The Permanent Endowment of Martha’s Vineyard has supported Island students and nonprofits for 28 years. And on Tuesday this week, the board of the Permanent Endowment paused to celebrate its students at a breakfast with current and past recipients of endowment fund scholarships at the Martha’s Vineyard Regional High School.
At the outset Michael McCarthy, who heads the guidance department at the Martha’s Vineyard Regional High School, told a story. It was about an encounter he had had with a student the night before. As Mr. McCarthy walked through the parking lot, he was stopped by a senior who had just graduated (commencement was last Sunday). The young man had struggled at the start of his high school career and was able to improve his performance by the end of his time in high school. He received a number of scholarships at Class Night and was so moved by the support he was given by people he didn’t know. He had been unsure about attending college, he had been accepted and given a scholarship by a school, but would need to pay the difference. With the scholarships he received at Class Night, his first year of college will not cost him a cent. Mr. McCarthy recounted what the student told him: “I’m not going to let this community down. That night changed my life.”
The purpose of the brunch was to reconnect with students and encourage them to keep in touch, but there was also news attached to the event, as the endowment announced a new scholarship. The scholarship will be funded by small donations from students who have received scholarships in the past and will be restricted, like all the Permanent Endowment scholarships, to Island students. Anne Williamson, chairman of the board for the endowment, called it a “pay it forward” scholarship. She was also keen to have the students keep in touch, so that the endowment could put out newsletters describing their achievements. She reminded the students that the endowment has continuing scholarships available for students enrolled in college and graduate school and is not restricted to graduating seniors. She encouraged them to keep applying.
The Permanent Endowment was founded in 1982 by the late Jack Ware and received its initial gift of $60,000 from the estate of Ruth Bogan, administered by her friend Ruth Redding. Described more than once as a community foundation, the fund currently holds $7.4 million in assets, which are managed by the Martha’s Vineyard Financial Group. A volunteer board governs the endowment. “We have just a great mix of volunteers,” said Mrs. Williamson, a third grade teacher at the Tisbury School.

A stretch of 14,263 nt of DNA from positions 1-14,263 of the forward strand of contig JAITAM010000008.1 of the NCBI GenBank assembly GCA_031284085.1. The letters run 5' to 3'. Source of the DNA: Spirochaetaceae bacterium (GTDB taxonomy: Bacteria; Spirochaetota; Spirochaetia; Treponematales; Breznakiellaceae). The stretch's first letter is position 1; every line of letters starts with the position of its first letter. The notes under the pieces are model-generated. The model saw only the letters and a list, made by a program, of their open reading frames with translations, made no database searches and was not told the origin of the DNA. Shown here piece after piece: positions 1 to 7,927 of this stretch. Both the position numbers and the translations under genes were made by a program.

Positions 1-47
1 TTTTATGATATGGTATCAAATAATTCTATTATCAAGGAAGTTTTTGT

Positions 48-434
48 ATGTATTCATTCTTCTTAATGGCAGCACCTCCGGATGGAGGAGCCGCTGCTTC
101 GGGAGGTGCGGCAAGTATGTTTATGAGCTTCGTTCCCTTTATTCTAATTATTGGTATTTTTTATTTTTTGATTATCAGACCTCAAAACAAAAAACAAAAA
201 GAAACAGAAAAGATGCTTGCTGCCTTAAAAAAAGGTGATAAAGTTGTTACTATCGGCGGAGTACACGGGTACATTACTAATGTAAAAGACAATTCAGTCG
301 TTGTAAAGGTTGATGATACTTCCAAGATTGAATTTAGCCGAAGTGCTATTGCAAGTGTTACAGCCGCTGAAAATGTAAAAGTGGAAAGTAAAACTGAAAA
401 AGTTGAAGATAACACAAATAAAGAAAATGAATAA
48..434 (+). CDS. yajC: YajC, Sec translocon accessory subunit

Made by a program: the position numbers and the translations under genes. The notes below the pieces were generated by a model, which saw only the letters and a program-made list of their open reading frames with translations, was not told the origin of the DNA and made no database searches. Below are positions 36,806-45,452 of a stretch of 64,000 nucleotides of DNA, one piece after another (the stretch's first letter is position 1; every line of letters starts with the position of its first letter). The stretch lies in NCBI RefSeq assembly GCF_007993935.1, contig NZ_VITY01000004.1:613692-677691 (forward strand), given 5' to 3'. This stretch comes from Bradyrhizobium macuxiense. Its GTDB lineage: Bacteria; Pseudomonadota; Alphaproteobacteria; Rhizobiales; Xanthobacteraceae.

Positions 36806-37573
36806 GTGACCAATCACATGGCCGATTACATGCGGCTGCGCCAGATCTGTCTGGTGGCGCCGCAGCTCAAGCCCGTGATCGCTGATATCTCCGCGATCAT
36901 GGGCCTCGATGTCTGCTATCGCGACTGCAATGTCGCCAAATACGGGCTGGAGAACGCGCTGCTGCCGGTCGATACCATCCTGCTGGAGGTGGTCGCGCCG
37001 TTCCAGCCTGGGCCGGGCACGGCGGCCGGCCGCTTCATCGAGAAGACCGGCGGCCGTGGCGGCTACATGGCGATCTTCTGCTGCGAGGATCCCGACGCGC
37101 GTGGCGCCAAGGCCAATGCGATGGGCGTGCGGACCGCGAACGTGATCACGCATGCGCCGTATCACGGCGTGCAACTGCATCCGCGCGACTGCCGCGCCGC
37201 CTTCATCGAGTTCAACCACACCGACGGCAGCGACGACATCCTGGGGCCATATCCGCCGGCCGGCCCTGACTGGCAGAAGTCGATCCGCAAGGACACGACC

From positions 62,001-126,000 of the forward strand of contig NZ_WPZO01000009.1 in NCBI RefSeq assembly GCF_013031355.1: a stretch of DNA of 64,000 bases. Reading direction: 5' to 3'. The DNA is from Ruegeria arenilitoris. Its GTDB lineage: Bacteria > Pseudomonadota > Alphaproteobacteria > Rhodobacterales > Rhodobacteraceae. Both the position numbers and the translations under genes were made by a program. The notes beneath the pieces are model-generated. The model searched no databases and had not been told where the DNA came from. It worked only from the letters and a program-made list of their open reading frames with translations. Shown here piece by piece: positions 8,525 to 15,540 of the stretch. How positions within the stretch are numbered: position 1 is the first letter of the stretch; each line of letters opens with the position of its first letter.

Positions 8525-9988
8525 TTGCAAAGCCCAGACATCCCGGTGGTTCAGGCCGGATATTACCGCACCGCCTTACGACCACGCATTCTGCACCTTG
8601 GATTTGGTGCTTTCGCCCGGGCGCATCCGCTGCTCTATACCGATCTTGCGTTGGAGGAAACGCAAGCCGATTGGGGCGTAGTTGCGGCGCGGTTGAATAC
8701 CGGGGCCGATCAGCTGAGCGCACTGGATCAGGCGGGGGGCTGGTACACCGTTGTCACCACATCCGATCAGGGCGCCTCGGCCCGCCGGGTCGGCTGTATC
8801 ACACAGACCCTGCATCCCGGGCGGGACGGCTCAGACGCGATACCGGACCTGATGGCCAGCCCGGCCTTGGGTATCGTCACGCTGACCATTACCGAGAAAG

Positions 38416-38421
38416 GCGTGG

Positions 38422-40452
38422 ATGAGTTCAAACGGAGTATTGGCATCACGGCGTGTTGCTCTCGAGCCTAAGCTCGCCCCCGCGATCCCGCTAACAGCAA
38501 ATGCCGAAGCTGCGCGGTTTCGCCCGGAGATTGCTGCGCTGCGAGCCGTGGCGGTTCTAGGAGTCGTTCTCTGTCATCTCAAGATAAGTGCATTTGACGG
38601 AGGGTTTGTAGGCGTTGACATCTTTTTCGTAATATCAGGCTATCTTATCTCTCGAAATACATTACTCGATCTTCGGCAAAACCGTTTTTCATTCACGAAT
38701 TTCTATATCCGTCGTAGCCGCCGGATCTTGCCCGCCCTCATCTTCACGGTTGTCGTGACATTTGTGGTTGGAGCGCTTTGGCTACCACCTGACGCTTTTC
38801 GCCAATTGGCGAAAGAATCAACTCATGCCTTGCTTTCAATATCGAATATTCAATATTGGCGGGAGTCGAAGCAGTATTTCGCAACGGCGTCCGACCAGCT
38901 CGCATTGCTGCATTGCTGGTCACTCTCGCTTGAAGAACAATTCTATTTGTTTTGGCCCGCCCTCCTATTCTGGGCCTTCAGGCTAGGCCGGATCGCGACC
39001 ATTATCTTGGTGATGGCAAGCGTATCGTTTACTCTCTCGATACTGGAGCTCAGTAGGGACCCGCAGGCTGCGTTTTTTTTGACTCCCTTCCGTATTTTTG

In addition to providing scholarships to graduating high school seniors, the endowment also provides grants for Island nonprofits, and administers and awards the prestigious Ruth Bogan Creative Living Award each year. Past winners include Allen Whiting, Gus Ben David, David and Rosalee McCullough, Art Buchwald, Ross Gannon and Nat Benjamin.
But Tuesday morning was all about the students. In 2010, the endowment awarded $123,600 in scholarships to 54 students. This year, 63 students were awarded 65 scholarships (two students won two awards) totaling $144,300. Daniel Han, a senior at Wheaton College, has received scholarships from the endowment all through his college career. “To have the support right from the start is important,” said Mr. Han, who received a Lumina/Darrell scholarship. As for the new scholarship that was announced, Mr. Han said: “I would definitely love to be a part of that. I think it’s a great idea . . . it shows support is always there.” Others echoed the thought. “I think it’s a great idea. It’s a way we can give back a little bit,” said Vivian Ewing, who was awarded the Jacqueline Ann Pimentel Arts Scholarship this year and will attend Maine College of Art. “It’s a weird feeling because you’re so grateful, but then at the same time you don’t really know what you can do for them [the endowment],” agreed Kira Shipway, who received the Walter and Irene Dumais Scholarship and will attend New York University in the fall.
“Really, we just give small pieces,” Mrs. Williamson said of the scholarships. Grants typically range between $1,000 and $5,000 for one year — not enough to cover tuition, but enough to help. Students who receive funds are encouraged to apply for support from other sources to supplement any scholarship they may receive from the endowment.
Mrs. Williamson is eager to spread the word about the endowment, which has been a quiet presence for so long. “People don’t really know what we do,” she said.
Executive director Ralinda Lurie added:” “We serve as a means of facilitating charity, so that generous individuals, families, businesses, organizations who wish to give to a community in support of their nonprofit organizations or scholarship programs can use a community foundation such as ours to facilitate their giving.”
And with the new scholarship, students can join in on the fun of philanthropy.